As I promised twice, I am observing World Water Day today by revisiting It's not just Flint that has problems with lead in drinking water — Verge Science by sharing the CNN digital documentary Dirty Water: Danger From the Tap.
It’s not just Flint, Michigan. Bad water is more widespread than you think. Aging infrastructure is leaving thousands of rural communities vulnerable to contamination with no fix in sight. CNN travels to two of them.Lead and bacteria in the water are not just a problem for the people of Flint. They're an issue for millions of Americans.
Virginia Tech engineering Professor Marc Edwards watched as water flowed from a garden hose in Enterprise, Louisiana. As he moved a jar to catch a sample, the color changed from clear to brown. "When mine comes out, it comes out black," Enterprise resident John Tiser said as he watched Edwards work.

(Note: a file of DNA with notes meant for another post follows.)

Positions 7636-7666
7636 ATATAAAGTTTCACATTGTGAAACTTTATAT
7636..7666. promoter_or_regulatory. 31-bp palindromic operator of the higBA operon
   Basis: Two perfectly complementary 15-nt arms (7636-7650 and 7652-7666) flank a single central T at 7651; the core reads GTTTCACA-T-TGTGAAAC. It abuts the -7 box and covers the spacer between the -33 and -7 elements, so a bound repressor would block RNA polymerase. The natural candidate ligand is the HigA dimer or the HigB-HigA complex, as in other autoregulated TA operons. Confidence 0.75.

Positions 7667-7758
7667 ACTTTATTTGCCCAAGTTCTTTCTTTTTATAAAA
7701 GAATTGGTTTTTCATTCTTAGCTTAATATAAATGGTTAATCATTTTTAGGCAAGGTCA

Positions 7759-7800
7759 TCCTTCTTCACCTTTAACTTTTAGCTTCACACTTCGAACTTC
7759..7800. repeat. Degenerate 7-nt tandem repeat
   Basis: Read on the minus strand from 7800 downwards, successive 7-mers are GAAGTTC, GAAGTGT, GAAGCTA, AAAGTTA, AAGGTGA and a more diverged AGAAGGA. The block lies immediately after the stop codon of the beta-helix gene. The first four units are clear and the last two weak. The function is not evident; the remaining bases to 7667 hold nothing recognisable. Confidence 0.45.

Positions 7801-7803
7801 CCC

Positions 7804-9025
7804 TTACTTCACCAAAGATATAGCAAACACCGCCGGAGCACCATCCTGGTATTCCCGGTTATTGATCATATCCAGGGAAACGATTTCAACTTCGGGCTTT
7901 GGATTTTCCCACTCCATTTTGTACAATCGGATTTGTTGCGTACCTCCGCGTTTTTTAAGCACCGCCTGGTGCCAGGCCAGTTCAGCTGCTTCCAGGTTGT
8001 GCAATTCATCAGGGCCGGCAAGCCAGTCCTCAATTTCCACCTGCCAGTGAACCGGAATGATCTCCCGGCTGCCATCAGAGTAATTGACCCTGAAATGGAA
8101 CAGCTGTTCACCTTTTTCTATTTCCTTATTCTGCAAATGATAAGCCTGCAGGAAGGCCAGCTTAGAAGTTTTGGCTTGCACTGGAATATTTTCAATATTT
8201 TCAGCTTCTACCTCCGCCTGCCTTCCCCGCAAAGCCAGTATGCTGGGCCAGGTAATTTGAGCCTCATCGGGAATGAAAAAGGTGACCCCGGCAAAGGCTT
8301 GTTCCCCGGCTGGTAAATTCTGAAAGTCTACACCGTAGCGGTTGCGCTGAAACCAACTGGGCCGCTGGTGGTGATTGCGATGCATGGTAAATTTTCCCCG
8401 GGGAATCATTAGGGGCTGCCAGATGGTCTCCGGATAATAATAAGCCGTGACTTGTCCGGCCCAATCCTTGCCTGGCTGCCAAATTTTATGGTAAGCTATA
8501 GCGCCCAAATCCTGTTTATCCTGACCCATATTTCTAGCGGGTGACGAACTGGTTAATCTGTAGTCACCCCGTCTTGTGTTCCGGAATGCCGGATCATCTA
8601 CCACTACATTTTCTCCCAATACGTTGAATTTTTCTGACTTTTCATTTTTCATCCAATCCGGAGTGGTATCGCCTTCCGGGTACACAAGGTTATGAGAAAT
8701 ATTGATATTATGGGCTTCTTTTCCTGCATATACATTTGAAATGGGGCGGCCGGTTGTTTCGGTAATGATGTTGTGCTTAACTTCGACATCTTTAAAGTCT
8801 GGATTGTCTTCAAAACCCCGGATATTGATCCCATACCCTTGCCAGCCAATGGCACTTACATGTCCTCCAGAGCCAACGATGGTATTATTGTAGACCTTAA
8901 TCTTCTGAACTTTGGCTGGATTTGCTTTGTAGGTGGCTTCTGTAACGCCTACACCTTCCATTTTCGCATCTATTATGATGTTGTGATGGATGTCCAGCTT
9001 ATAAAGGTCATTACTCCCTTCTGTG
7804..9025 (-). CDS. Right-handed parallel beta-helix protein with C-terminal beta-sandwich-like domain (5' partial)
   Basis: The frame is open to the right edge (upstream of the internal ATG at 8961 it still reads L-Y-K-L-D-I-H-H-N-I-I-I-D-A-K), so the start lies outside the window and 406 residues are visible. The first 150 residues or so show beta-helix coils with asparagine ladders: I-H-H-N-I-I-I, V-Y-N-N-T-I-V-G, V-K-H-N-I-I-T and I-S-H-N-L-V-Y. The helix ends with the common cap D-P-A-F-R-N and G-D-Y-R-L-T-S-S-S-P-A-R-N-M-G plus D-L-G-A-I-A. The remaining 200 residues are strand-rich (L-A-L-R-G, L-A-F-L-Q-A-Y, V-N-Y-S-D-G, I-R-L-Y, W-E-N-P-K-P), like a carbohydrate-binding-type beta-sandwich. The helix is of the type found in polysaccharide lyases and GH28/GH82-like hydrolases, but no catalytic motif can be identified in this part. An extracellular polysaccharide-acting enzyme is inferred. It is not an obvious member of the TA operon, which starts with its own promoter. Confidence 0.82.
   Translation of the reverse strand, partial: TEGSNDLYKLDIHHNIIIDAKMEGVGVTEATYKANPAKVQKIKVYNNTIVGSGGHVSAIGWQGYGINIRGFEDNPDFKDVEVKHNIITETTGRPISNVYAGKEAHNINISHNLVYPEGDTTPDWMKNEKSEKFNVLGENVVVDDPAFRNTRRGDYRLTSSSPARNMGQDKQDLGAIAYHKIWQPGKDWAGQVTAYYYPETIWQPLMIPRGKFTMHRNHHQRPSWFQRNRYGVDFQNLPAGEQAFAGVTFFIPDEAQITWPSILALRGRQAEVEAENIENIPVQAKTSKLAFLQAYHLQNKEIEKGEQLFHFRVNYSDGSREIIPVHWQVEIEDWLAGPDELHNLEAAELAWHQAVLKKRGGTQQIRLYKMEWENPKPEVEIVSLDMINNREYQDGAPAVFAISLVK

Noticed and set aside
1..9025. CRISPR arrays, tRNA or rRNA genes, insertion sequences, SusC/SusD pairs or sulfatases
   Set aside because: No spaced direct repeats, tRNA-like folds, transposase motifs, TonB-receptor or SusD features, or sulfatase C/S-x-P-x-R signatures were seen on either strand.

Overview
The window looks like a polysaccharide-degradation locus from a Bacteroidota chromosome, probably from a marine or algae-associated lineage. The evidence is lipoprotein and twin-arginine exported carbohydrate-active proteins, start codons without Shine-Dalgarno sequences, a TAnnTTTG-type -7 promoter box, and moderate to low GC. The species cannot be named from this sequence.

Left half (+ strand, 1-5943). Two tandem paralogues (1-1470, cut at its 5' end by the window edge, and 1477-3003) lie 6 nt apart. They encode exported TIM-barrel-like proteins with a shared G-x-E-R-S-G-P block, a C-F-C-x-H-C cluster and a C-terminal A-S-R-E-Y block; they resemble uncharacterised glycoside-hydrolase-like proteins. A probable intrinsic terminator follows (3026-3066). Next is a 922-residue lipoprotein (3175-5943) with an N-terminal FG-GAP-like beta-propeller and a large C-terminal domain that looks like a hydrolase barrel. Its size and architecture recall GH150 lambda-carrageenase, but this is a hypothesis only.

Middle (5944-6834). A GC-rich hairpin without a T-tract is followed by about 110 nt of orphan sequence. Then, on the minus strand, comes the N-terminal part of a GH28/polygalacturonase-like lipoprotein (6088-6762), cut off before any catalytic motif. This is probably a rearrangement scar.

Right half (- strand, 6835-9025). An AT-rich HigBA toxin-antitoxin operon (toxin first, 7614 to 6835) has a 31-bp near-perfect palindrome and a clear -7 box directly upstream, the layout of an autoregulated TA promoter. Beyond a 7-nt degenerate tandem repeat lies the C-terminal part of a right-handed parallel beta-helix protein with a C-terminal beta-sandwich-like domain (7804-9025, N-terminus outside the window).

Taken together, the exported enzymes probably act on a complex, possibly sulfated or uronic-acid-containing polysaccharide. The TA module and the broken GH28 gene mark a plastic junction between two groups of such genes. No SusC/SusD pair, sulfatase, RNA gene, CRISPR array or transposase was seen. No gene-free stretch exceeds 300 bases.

Tiser, Enterprise's newly appointed water board president, was giving Edwards a tour around this rural community in central Louisiana, where residents have struggled with water problems. He says his wife drives 20 miles each direction to do laundry in a town with clear water. Concerned about the potential health effects for his family, including his two daughters, he ran for a seat on the local water board.
What drives him, Tiser said, is "being sure that they're not consuming anything that 20 years from now is going to wind up hurting them."
Years of water system neglect means that the 250-or-so residents there are left with pipes that leak more than 70% of their water into the ground, Tiser said -- all because they can't afford to fix them. "We're basically putting Band-Aids when we need to go to the ER. That's where we're at," he said.
This video reminded me of Cassini and Voyager both winners at the Emmy Awards to "write about [the PBS 'Nova' episode] 'Poisoned Water'...in a future post." I am still promising to do that, but only after I post about statistics and Marche du Nain Rouge. As I wrote yesterday, I have my blogging work cut out for me. Stay tuned.